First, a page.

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Your Unofficial Guide to Getting an On-campus Job

Student rock climbing instructor
Family Climb Night, Photo by Hue Herrick

So you’ve decided to add the responsibility of getting a job while being a student… Go you! Boise State has many student employment options, whether it’s in the Student Union or the Rec Center. There’s a lot to consider when diving into the job search phase, so we’re here to guide you in the right direction. You may be wondering, “Where do I even start? How do I successfully find a job?” Boise State has many resources for you. Let’s boil it down.

First, consider the benefits

Here are just a few fo the plethora of benefits of working on campus:

  • You can stay connected with friends, resources, and staff who care about you.
  • Employers understand the responsibility and priority of being a student and can be more flexible with scheduling.
  • It’s convenient to be on campus so you can work before or after classes with little to no commute time.
  • There’s a variety of jobs to choose from to fit your career goals.
  • You’ll have opportunities to learn professional skills and get career experience that will benefit you in the long-run.

Check out job fairs

Keep yours eyes out for information on the On-Campus and Part-Time Job Fair during Bronco Welcome in August. Swing by, visit booths that look interesting to you and talk to some potential employers. Take this opportunity to build professional relationships and practice asking questions and talking about your skills.

Stay up-to-date on career events so you don’t miss out on any valuable opportunities!

Use job search tools

When it comes to finding job openings on campus, Handshake is your best friend. Read up on how Handshake can help you get a job. Once you make an account, be sure to check the site regularly for updates on job openings and application deadlines since each department has their own timeline and process for hiring.

Pro tip: Keep your LinkedIn up to date with your work experience and skills to impress potential employers.

It’s more than just a job

Your job should point you in the direction of a potential career and help you develop professional skills to build your resume — not just be a paycheck (although that’s a great bonus). Getting a job as a student can help you build not only your resume, but also your skills, knowledge and confidence, too! Personally, having a job on campus has developed my skills in more areas than I imagined.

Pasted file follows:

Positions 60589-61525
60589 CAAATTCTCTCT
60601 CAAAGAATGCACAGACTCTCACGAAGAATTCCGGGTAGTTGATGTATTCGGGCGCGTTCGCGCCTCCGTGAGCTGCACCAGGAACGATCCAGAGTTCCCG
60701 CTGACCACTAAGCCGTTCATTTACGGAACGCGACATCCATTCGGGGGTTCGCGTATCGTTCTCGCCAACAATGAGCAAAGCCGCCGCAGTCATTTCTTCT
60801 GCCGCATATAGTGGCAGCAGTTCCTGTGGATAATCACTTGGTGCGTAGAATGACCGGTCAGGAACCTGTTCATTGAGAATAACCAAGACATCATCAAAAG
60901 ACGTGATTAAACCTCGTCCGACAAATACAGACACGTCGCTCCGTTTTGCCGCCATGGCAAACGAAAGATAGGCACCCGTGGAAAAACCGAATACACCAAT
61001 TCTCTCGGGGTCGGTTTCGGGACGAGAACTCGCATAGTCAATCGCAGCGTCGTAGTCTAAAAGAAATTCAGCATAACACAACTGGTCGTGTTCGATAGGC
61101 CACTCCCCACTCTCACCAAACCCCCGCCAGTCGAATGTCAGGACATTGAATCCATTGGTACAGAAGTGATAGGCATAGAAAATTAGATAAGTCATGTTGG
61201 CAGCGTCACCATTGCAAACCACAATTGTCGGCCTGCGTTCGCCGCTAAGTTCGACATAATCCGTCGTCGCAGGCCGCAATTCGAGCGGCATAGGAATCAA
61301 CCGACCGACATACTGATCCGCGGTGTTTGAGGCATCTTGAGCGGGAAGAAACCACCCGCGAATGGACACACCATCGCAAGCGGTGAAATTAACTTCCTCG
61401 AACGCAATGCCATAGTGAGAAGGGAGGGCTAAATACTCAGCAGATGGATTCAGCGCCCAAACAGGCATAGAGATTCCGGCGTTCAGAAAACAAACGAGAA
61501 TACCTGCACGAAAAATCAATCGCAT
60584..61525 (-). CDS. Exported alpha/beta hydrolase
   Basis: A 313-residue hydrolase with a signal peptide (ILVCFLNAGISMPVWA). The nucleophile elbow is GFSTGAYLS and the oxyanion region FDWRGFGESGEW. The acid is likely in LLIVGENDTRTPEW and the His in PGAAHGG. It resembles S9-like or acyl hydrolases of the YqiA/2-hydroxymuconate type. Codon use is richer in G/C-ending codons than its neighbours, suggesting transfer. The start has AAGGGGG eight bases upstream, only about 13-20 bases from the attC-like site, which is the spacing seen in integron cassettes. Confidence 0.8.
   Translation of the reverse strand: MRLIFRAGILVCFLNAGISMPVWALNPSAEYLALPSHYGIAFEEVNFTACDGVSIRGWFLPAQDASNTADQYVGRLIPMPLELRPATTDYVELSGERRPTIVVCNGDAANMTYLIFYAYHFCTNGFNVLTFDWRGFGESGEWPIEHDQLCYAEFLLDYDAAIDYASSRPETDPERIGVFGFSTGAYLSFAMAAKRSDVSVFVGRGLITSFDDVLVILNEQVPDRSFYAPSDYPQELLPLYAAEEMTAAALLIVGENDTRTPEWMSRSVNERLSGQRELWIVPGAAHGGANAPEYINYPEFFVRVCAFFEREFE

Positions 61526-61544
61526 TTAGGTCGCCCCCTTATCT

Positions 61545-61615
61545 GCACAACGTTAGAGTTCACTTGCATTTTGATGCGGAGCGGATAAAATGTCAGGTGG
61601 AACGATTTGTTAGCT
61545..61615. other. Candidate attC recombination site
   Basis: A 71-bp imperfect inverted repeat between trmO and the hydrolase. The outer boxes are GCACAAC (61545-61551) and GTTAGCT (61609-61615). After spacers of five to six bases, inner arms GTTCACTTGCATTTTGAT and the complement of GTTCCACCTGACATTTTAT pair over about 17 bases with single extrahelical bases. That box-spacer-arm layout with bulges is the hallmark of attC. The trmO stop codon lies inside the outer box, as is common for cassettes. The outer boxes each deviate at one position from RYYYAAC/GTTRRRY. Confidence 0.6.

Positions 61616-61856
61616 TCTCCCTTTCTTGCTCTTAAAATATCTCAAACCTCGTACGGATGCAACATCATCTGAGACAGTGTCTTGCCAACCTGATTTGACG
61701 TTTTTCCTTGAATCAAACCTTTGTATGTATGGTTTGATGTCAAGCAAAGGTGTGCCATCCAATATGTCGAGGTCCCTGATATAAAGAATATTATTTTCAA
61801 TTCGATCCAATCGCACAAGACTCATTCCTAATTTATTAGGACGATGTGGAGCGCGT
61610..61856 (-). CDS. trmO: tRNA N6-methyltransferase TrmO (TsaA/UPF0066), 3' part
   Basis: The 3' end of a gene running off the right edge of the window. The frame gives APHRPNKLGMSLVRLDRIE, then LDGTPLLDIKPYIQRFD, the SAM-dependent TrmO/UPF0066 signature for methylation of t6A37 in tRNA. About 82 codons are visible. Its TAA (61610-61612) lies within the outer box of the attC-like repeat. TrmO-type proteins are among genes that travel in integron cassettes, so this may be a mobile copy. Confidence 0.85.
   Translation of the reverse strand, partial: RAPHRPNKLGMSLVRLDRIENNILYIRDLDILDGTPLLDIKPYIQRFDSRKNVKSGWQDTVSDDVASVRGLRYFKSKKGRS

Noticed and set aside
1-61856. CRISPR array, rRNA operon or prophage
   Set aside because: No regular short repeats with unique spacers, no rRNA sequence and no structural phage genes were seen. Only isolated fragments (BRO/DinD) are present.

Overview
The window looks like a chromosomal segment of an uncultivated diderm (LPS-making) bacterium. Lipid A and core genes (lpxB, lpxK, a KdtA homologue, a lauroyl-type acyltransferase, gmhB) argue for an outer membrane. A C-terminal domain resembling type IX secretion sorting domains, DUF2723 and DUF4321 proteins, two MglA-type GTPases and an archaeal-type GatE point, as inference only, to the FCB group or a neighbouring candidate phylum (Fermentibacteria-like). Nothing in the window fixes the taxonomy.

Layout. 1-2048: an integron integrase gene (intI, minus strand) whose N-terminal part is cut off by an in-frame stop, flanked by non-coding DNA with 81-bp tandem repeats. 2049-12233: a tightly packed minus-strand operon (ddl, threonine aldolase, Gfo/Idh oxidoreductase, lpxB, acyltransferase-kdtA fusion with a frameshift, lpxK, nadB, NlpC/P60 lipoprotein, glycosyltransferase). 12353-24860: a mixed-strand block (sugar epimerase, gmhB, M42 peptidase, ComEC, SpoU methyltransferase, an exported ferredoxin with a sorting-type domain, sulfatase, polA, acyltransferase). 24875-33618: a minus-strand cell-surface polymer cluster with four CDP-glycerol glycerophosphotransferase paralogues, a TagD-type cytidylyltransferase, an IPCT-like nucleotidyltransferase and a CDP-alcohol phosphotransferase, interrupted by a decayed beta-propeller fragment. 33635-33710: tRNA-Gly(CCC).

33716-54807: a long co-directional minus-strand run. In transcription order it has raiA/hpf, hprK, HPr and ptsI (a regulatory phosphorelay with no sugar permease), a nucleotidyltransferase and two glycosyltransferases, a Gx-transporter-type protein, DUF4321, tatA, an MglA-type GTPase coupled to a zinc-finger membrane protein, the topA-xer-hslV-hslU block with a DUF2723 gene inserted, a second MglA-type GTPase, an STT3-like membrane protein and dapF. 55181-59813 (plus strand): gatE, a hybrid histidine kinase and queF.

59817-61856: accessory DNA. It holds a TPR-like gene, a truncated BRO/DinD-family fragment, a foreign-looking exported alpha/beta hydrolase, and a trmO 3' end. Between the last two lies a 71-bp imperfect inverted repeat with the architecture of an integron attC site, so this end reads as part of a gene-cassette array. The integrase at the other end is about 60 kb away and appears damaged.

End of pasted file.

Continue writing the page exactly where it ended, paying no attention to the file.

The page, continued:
Making connections with your coworkers and people you come in contact with grows your circle which benefits you in the long run. If you leave a good impression on an employer, they make a good recommendation to future employers for you or even help connect you with more jobs that could jumpstart your career.

My coworkers and supervisors at the Student Communications and Marketing Department on campus are extremely understanding and courteous of the demands of being a student and my career goals. Writing articles for you is just a stepping stone for my professional development but it’s a position I’ll be forever grateful for.

Be prepared

Remember to bring to campus original, unexpired documents such as:

  • a driver’s license with a social security card or birth certificate
  • a passport

Acceptable documents are found on the U.S. Citizenship and Immigration website.

  • Fill out your I-9: New employees need these to fill out an I-9 on or before their first day of employment. Get ahead of the game!

Get help from Career Services

Don’t be afraid to reach out to Career Services. They’re eager to help you find student jobs, go over applications materials and teach you about personal branding and how to boost your online presence. You can make an appointment with Career Services to get direction and ask questions.

Only you are responsible for making your career goals happen so, with the knowledge you have now, take action!

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    Content Writer